beaten into shape and would last a long time. Much later and more slowly it was discovered that
the metals could be melted by great heat and poured into shapes to harden again. Then moulds
were invented and. it was found that many well-shaped weapons and tools could be made easily.
Again it was found eventually, that a mixture of two metals sometimes gave a harder and better
weapon. Copper and tin were the first metals to be used in such a way and eventually it was found
that the proportion of one part tin to nine parts copper was the best. This was bronze.
This was the Age of the "Beaker Folk" known for their distinctive type of pottery, (Beakers). In
Southern Ireland these people most likely came from Iberia and in Northern Ireland from Central
Europe. Early in the second millennium they began to exploit their native sources of copper and
copper axes and other small tools and weapons were being made in Ireland. About 1750 B.C. a
bronze industry was established. The need to import tin to add to the native copper stimulated
contacts already established with Spain and Central Europe as well as with Cornwall and the
Early Irish Bronze Age was a time of brilliant achievements with, not only copper and bronze, but
with silver and gold. Ireland at this tine, had some of the finest goldsmiths, silversmiths and
coppersmiths in Europe, and supplied much of Britain with bronze implements as well as silver
and gold ornaments.
These new people brought with them new customs and new ideas, but the places where they lived
are not known with any certainty except for the many artificial islands (Crannogs - from crann
meaning a tree) built in lakes and marshes. Hunting was still important for food, but farming did
improve slowly. Wheat, oats, rye and barley were grown and wooden spades, graips and yokes as
well as flint and bronze sickles were in use, flax was probably first grown in this age and the
horse was first brought into Ireland. Clothing also improved with long, loose dresses for the
women and short kilts for the men, made of cloth woven from wool and goat's hair. Many
ornaments of stone, shells, bone and metal were worn by both men and women, but they were
often charms against evil. This improvement in clothing became important because around. 500
B.C. the weather became wetter and stormier and as a result peat began to cover large areas and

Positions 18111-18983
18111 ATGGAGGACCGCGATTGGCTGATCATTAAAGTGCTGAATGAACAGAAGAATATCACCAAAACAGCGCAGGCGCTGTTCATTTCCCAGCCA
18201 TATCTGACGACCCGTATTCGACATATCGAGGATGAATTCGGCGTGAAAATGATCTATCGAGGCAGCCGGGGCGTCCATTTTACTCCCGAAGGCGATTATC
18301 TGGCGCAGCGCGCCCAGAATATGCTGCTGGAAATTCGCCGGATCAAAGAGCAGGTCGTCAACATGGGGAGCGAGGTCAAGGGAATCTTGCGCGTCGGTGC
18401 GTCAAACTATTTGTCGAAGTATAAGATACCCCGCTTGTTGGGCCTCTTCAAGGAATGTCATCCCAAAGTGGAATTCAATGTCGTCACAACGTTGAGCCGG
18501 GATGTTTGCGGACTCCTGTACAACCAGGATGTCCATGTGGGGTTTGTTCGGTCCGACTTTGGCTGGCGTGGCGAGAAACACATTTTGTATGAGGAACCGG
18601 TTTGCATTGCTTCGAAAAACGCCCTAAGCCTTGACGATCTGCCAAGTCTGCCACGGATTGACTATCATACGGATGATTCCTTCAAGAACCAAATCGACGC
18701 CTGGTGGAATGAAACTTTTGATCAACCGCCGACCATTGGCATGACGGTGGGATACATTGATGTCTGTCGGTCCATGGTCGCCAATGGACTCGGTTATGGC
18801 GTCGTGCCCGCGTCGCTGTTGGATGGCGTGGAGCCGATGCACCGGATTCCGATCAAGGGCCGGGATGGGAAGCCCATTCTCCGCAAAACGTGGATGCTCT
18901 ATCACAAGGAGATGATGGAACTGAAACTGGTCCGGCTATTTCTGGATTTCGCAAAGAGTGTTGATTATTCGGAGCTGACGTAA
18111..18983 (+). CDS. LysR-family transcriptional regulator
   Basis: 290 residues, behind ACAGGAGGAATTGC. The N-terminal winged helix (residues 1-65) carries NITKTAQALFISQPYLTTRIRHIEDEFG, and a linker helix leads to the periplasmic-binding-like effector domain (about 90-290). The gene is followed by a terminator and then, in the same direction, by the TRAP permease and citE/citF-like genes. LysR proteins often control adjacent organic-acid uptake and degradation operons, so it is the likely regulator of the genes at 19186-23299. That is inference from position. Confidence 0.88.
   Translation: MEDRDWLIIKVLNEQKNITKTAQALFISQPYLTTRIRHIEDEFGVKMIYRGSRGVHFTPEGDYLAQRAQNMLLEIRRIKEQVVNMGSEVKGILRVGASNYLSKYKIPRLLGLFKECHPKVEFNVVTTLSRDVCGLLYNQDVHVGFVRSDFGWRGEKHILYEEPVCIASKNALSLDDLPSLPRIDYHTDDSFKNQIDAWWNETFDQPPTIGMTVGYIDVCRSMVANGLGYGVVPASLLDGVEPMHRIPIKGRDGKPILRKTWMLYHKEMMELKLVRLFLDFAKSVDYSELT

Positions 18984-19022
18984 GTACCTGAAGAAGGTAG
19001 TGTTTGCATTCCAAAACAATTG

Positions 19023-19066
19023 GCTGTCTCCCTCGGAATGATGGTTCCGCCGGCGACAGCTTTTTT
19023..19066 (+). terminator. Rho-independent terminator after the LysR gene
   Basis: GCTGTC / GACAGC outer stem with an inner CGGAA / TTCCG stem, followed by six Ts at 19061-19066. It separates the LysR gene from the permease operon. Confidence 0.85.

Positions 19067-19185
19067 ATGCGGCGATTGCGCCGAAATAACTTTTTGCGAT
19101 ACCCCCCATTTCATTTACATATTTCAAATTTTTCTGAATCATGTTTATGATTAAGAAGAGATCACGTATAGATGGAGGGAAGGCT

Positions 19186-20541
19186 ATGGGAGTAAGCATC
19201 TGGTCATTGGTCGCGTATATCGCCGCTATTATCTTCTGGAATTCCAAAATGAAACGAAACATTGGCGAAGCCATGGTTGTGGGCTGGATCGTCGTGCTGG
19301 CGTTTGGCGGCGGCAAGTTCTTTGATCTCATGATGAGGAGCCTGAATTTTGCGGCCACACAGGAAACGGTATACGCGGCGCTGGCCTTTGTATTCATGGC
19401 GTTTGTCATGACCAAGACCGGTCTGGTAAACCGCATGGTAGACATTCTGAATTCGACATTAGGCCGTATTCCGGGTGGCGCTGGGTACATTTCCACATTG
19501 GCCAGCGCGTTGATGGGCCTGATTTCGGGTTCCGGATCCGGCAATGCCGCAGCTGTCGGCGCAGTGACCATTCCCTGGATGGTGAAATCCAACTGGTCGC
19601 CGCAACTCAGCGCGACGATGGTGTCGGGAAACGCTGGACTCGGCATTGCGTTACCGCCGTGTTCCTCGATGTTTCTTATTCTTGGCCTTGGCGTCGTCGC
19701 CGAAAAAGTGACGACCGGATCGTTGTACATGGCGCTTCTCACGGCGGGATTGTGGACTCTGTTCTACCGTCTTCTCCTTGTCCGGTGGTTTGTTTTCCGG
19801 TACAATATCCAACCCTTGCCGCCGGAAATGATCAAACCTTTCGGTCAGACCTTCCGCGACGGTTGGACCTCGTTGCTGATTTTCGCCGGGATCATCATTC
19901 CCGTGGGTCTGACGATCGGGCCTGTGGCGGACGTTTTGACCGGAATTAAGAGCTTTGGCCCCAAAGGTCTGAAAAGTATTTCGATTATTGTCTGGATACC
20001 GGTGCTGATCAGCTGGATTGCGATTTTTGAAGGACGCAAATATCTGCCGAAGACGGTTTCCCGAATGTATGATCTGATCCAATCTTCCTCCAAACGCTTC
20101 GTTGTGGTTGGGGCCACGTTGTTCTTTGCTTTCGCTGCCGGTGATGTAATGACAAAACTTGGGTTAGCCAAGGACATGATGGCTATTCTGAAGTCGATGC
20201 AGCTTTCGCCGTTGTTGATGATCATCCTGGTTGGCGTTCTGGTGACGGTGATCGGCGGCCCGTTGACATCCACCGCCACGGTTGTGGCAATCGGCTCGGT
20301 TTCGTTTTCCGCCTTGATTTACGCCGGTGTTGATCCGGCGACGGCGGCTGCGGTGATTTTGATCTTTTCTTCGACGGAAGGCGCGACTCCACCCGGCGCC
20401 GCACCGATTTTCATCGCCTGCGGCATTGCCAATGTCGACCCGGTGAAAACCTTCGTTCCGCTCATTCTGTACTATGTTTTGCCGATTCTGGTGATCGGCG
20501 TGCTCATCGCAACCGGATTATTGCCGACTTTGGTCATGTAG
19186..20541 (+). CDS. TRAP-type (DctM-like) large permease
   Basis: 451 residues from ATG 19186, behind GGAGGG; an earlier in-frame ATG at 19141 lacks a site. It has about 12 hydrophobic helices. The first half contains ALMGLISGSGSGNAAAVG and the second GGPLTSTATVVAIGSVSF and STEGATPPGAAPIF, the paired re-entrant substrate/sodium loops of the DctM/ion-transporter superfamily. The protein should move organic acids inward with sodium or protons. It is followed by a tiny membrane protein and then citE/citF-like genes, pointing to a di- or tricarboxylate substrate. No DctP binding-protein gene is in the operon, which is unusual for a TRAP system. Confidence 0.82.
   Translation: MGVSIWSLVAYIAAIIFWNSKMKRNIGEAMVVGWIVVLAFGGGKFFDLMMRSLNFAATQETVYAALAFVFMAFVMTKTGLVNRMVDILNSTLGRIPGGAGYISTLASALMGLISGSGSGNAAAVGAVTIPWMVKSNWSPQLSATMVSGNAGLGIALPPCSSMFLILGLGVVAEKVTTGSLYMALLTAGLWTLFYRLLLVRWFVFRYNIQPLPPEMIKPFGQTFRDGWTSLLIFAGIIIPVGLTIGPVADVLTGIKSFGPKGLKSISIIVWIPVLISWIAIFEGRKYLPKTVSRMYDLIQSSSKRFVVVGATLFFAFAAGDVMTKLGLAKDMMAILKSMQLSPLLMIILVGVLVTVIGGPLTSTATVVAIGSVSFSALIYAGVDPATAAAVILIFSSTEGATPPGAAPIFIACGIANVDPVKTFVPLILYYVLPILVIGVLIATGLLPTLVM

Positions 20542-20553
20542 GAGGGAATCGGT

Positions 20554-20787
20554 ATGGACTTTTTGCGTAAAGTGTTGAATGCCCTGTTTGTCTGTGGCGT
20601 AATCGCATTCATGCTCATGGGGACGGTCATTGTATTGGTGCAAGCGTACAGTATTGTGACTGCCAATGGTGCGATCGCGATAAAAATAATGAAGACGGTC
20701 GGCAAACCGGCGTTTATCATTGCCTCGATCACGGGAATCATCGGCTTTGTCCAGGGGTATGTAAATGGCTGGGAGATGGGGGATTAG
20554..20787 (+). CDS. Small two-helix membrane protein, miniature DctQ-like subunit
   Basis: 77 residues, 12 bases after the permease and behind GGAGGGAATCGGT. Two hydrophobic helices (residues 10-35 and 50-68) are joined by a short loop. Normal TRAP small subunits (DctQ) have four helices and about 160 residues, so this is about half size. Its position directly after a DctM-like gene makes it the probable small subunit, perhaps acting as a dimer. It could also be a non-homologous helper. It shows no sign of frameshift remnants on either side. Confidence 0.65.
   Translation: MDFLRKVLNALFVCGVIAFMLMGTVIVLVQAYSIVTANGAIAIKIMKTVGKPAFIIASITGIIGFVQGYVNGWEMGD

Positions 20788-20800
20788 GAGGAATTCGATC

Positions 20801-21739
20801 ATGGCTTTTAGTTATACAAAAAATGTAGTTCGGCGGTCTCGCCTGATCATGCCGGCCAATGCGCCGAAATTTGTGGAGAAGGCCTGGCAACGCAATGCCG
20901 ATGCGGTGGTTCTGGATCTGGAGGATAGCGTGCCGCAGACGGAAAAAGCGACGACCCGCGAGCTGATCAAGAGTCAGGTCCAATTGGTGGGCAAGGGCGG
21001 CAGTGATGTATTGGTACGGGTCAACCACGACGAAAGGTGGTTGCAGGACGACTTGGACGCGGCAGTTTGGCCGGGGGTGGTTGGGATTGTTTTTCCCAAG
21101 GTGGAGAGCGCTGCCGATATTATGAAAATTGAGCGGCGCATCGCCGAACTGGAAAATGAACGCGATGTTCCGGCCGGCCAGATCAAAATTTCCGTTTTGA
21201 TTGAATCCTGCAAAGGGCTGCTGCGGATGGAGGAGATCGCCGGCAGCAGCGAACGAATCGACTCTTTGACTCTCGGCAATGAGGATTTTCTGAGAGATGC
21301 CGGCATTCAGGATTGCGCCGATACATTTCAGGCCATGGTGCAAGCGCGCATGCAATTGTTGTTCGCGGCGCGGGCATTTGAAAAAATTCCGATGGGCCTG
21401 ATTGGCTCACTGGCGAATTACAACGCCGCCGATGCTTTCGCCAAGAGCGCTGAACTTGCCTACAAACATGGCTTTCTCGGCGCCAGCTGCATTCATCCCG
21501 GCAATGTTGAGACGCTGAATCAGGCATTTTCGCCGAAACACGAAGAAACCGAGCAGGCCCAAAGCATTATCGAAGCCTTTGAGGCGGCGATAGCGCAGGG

probably hid traces of the earlier inhabitants. Characteristic of this period are the ceremonial
circles of earth or standing stones or a combination of the two. These had some magic - religious
significance to Bronze Age man, probably connected with sun and fertility worship. Examples of
these are to be found at "The Giant's Ring" not far from Purdysburn and at Ballynoe, south of
Downpatrick. These are the most mysterious relics of antiquity as they are places of ritual and not
burial or habitation and. therefore their excavation produces little to serve as evidence of date.
The "Cock and Hens" stones at the ‘hairpin' bend in Dundonald are also an example of this.
There are also many single ‘standing stones' in the countryside like those at Dundonald (The
Long Stone), Ballyhalbert and outside Dundrum on the road to Maghera, which are also of this
era, from these stones evolved the stone gate posts of later years, the belief still clinging that if
one drove one's animals between these posts, they would prosper and be more abundantly fertile.
Also associated with this period are the box-like graves of stone slabs, called ‘cists' - containing
cremated remains, in an earthenware urn and often with a food vessel beside it. Some of these
were found west of the Primary School in Comber, beside the river in 1858, at the entrance to
Andrews' Bleach Green in 1850, by a farmer in Ballyloughan in 1885 and on the site of the
Primary School when it was built in 1937. These are now in the Museum in Belfast.
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The Early Christian Era runs roughly from 450 A.D. until 1200 A.D. In Europe this period was
"The Dark Ages", when Christianity and Learning almost died out, following the collapse of the
Roman Empire. It was also the period, when Ireland earned the name - "A Land of Saints and
Scholars". The story of St. Patrick and the numerous legends concerning him are well known, but
the truth of some details is weaker than often supposed. His birthplace is by no means a certainty,
but the general opinion is that it was somewhere along the estuary of either the Severn or the
Clyde, and that he was born late in the fourth century.
The Britonic Picts of Galloway had their St. Ninian and "Candida Casa", 398 A.D.in
Wigtonshire, long before Ireland had St. Patrick. This was just across the Channel from